“Alack!” originally meant something
like “Alas!” It bore connotations of dissatisfaction or shame. “Alack
the day!” meant at first “may the day be shamed in which this awful
thing has happened.” Later, it came to be abbreviated “lack-a-day” and
used to express mere surprise.
The expression was gradually weakened, shifting from expressions of
anguish to resigned despair, to languid indifference. The end result is
the modern form “lackadaisical,” which conveys a lack of enthusiasm—a
casual, perfunctory way of doing things.
This final meaning suggests “laxness” to some people who then misspell the word “laxadaisical,” but this is nonstandard.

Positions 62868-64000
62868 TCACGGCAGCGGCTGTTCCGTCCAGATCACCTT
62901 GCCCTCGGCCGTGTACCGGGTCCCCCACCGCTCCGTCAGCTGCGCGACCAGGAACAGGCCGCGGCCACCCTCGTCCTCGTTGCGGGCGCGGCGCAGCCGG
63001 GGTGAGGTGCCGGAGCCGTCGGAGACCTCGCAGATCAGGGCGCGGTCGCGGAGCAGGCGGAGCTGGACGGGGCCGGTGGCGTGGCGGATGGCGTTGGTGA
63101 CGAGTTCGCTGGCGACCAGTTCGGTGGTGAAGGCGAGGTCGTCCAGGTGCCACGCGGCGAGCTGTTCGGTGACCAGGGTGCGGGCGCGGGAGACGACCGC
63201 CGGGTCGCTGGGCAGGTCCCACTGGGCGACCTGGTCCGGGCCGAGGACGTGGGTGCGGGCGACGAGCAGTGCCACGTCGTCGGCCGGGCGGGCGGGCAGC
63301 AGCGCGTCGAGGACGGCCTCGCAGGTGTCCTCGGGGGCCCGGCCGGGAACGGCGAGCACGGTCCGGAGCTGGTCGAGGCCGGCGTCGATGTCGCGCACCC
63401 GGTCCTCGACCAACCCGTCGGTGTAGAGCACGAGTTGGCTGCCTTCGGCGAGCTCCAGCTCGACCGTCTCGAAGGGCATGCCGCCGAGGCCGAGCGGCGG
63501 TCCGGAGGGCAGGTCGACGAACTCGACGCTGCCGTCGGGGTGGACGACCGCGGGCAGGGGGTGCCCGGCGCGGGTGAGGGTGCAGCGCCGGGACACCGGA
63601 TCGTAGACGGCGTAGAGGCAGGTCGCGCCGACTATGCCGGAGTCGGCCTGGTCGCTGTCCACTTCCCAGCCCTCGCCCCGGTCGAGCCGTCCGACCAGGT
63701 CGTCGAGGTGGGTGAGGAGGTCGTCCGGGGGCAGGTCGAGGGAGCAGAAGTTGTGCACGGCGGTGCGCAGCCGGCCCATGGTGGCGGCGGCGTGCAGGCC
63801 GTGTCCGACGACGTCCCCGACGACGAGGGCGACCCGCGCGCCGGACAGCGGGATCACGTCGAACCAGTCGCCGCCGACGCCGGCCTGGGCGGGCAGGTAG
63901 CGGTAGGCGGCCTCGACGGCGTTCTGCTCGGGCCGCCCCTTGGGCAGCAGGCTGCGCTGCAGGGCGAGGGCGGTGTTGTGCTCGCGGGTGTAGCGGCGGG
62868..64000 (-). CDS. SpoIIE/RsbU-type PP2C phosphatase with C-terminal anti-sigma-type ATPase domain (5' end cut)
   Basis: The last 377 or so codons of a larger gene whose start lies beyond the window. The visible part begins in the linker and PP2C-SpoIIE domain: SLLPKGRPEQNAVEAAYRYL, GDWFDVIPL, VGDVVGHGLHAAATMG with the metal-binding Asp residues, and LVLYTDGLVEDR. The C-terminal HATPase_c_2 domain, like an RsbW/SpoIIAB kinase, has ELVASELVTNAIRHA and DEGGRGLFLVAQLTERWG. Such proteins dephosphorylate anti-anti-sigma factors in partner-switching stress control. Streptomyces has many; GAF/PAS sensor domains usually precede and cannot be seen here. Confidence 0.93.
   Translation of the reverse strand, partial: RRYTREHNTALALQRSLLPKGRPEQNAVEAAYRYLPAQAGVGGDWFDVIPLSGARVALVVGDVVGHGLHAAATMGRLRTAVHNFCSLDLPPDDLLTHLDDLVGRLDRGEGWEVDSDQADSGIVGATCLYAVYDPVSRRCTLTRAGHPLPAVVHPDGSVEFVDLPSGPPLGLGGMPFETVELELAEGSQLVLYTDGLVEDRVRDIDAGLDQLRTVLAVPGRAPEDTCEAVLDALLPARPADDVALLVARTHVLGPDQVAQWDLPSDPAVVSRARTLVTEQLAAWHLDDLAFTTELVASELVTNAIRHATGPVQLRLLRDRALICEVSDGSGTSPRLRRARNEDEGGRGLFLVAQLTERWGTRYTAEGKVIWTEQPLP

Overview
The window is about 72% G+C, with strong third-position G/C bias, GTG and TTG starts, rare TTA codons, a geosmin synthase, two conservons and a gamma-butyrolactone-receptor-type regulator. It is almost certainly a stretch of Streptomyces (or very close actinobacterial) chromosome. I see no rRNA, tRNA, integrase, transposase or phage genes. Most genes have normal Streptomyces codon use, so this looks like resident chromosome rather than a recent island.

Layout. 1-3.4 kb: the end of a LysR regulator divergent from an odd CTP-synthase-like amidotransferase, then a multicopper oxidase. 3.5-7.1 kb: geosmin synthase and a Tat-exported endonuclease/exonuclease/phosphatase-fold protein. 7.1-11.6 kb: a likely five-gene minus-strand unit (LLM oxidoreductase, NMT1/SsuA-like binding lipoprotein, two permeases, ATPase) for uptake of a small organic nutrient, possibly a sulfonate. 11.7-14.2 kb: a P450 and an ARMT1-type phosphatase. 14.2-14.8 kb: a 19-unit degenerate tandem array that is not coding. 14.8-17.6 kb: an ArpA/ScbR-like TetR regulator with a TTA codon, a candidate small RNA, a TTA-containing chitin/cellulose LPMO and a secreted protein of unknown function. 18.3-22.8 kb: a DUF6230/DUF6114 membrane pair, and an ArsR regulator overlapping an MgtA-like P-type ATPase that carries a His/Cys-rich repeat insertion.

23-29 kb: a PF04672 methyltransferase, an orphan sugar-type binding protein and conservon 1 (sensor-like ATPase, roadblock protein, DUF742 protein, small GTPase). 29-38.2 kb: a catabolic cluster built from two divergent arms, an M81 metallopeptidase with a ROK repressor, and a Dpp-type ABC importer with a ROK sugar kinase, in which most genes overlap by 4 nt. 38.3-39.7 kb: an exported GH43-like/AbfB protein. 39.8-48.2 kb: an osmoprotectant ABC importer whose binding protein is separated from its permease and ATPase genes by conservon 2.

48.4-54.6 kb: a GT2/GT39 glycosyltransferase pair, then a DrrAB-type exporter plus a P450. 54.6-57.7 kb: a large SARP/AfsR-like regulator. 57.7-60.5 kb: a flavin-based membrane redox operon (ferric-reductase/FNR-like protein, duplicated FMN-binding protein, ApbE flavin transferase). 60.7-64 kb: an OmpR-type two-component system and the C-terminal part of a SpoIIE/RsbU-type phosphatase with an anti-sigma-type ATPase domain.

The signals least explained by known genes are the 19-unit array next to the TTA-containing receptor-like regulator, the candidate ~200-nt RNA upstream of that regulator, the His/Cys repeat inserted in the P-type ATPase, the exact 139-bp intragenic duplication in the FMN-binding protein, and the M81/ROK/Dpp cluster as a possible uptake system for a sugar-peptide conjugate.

Like the daily calendar? For a limited
time, we are offering the book in print for just $10 (and free shipping
within the USA). Click here to order the book, then enter the coupon code COMMONERRORSDEAL when you check out. Want more discounts? Order other William, James & Company books using the coupon code WILLIAMJAMESDEAL for 15% off our other books. Only one coupon per order. Offer ends December 15, 2012.